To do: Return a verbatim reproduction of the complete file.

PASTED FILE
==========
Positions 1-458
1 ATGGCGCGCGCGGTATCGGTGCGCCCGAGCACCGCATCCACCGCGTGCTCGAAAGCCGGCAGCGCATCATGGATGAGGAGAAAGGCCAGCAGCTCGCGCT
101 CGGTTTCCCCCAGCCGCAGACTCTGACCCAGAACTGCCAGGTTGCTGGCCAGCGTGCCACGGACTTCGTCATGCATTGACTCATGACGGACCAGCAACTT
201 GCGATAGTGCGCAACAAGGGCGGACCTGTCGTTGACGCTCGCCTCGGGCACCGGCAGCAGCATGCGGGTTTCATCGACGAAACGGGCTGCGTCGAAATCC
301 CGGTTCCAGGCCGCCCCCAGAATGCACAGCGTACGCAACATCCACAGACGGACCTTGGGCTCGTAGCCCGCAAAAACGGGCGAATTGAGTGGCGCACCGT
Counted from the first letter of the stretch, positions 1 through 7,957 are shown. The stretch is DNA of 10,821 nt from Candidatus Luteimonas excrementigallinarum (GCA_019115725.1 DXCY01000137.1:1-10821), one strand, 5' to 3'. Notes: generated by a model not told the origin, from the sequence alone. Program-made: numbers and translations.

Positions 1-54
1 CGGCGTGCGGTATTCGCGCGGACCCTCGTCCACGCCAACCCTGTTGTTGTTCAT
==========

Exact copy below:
Positions 1-458
1 ATGGCGCGCGCGGTATCGGTGCGCCCGAGCACCGCATCCACCGCGTGCTCGAAAGCCGGCAGCGCATCATGGATGAGGAGAAAGGCCAGCAGCTCGCGCT
101 CGGTTTCCCCCAGCCGCAGACTCTGACCCAGAACTGCCAGGTTGCTGGCCAGCGTGCCACGGACTTCGTCATGCATTGACTCATGACGGACCAGCAACTT
201 GCGATAGTGCGCAACAAGGGCGGACCTGTCGTTGACGCTCGCCTCGGGCACCGGCAGCAGCATGCGGGTTTCATCGACGAAACGGGCTGCGTCGAAATCC
301 CGGTTCCAGGCCGCCCCCAGAATGCACAGCGTACGCAACATCCACAGACGGACCTTGGGCTCGTAGCCCGCAAAAACGGGCGAATTGAGTGGCGCACCGT
Counted from the first letter of the stretch, positions 1 through 7,957 are shown. The stretch is DNA of 10,821 nt from Candidatus Luteimonas excrementigallinarum (GCA_019115725.1 DXCY01000137.1:1-10821), one strand, 5' to 3'. Notes: generated by a model not told the origin, from the sequence alone. Program-made: numbers and translations.

Positions 1-54
1 CGGCGTGCGGTATTCGCGCGGACCCTCGTCCACGCCAACCCTGTTGTTGTTCAT